I hope he realizes such books are written by the people he so casually dismisses, something he wouldn’t know how to do. I mean, unless he were to write a book on how to build an automated coffee hut.

    Eduardo Cuellar religious studies senior

    ‘Support the Troops Week’ nonpartisan

    On behalf of the College Republicans, I am appalled that Joel Shooster feels the need to criticize an effort that does nothing more than show genuine adoration for our men and women in uniform (“”Time to bring the troops home””).

    Support the Troops week is not about Iraq. It is not about President Bush. And it is certainly not about promoting the Republican Party. Supporting those who selflessly serve our country is not a cause defined by party lines. Anyone of any political background is free to, and should, show their appreciation for these brave men and women.

    Shooster’s accusations that this event is hypocritical are completely out of line. He is resorting to the typical rhetoric that is overused by uneducated people trying to make a needless point. This was not a partisan event; the UA Young Democrats have been invited to join the College Republicans. There seems to be a misconception about the relationship between the two groups.

    Shooster’s comments do nothing to mend this issue. If anything, he is perpetuating the harmful concept that Democrats and Republicans should hate each other. Shooster and people like him, which includes Republicans who would like to promote the same trite droning, contribute nothing to society; it seems all Shooster can do is hide behind a computer screen.

    If he, or anyone else who actually agrees with him, feel this strongly, do something about it. The USO is one of hundreds of charities that support the troops. The College Republicans and the Young Democrats are actively contributing to this important cause. I suggest Mr. Shooster do the same.

    Erin McMahon junior majoring in Spanish

    Liberal arts students indispensable

    In response to the letter by Antony Mills (“”Bias? More like ‘barista'””), there is nothing wrong with pursuing a degree in a field like engineering, but to claim that it produces a more productive education than those from the liberal arts is simply ignorant.

    You can go ahead and design and build the buildings where people go to get coffee, but it’s the liberal arts students, who you claim are only fit to serve you there, that will be managing the company. It’s also the liberal arts students, who you claim serve no use and don’t care about, who will be defending your future company’s legal interests, creating the government policies you live by, likely paying your bills as the CEO of the company you work for and educating your children.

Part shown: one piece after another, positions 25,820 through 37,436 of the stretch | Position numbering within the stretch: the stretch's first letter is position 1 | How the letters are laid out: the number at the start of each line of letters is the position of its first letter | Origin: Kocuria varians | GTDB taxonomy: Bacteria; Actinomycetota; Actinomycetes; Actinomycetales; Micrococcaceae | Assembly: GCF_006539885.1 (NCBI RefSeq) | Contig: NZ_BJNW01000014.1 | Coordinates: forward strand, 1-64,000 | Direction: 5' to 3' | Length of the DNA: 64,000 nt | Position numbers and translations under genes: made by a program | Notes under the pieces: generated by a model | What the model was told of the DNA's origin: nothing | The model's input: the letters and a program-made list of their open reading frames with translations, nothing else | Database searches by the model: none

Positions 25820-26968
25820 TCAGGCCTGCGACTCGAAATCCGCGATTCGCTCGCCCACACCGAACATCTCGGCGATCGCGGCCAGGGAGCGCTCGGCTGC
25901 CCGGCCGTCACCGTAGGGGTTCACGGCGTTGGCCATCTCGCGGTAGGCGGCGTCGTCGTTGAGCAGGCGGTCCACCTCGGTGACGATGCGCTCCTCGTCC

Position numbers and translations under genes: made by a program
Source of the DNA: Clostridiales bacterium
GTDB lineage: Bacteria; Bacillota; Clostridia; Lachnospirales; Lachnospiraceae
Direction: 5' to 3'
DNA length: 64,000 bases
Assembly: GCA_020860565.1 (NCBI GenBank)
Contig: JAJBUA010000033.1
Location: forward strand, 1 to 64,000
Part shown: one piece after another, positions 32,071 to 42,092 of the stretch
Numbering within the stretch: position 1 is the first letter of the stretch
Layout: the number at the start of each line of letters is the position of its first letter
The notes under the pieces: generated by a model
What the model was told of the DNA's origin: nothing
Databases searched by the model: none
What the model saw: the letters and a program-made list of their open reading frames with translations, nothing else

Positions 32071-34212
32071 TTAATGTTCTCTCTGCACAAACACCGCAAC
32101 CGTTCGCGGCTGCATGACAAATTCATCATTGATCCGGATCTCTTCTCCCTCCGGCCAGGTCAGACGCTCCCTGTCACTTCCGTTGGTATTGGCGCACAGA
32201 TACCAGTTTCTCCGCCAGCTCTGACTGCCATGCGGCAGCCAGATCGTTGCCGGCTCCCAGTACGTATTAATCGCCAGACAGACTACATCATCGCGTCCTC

I can’t even begin to list the extent of the “”productive”” careers that a majority of students who major in philosophy, political science, journalism, etc., will be holding. Sure, it’s up to you to care about their views, but as far as how you view their place in society as the country’s future “”snobby baristas,”” maybe it’s time to get off your high horse.

    Lauren Wadlington senior majoring in psychology and philosophy

    ‘Snobby’ engineers have nothing on English majors

    As an English major, but more importantly, as an objective critical thinker, I have to take offense to Antony Mills’ letter (“”Bias? More like ‘barista'””) in yesterday’s Wildcat. Not only is he unnecessarily sarcastic and nasty (which is quite different from flippant, as any English major could tell you), he’s also clearly uninformed.

    In an April edition of CNN’s online Fortune magazine, author Annie Fisher notes that “”strong communications skills comprise the most important attribute a candidate can have – and also the one most lacking among job applicants, according to a recent poll of hiring managers by the National Association of Colleges and Employers.”” One of her sources, the founder and president of www.CollegeRecruiter.com, argues, “”It’s the students who graduate with very specialized degrees [with] little job experience who struggle to find a position.””

    In a follow-up article a month later, Fisher notes overwhelming reader response to her article, 3-to-1 in favor of a broad-based education in the humanities over more technical or specialized degrees. In fact, these readers note that the biggest challenge in having a degree in English is being perceived as overqualified. Maybe more people should be English majors!

    Additionally, a quick Google search of various university and business-oriented websites reveals that approximately 40 percent of Fortune 500 CEOs majored in the liberal arts. However, there’s no need to go futher than our own English department’s Web page to see that there’s more to being an English major than serving coffee.

    Of the 65 or so alumni who have posted their information so far, their careers include law, technical writing and professional communication, research administration (at the Arizona Cancer Center), CEOs, television and movie writing (including Emmy winners), magazine and book publishing, military intelligence and the armed services, banking and library and information science – all in addition to the more traditional jobs of teaching high school and college.

    Yes, there is a lone waitress on the UA English Department’s alumni page. However, as she points out, not only does she get free food (who could say no to that?) but she is “”a waitress with one published book, one current book deal, three national nonfiction awards and a day job of writing for ESPN – all achieved before my 32nd birthday.”” Hmm. I’d rather be a waitress than a snobby, unemployed engineer any day.

    Georgie Miller English doctoral student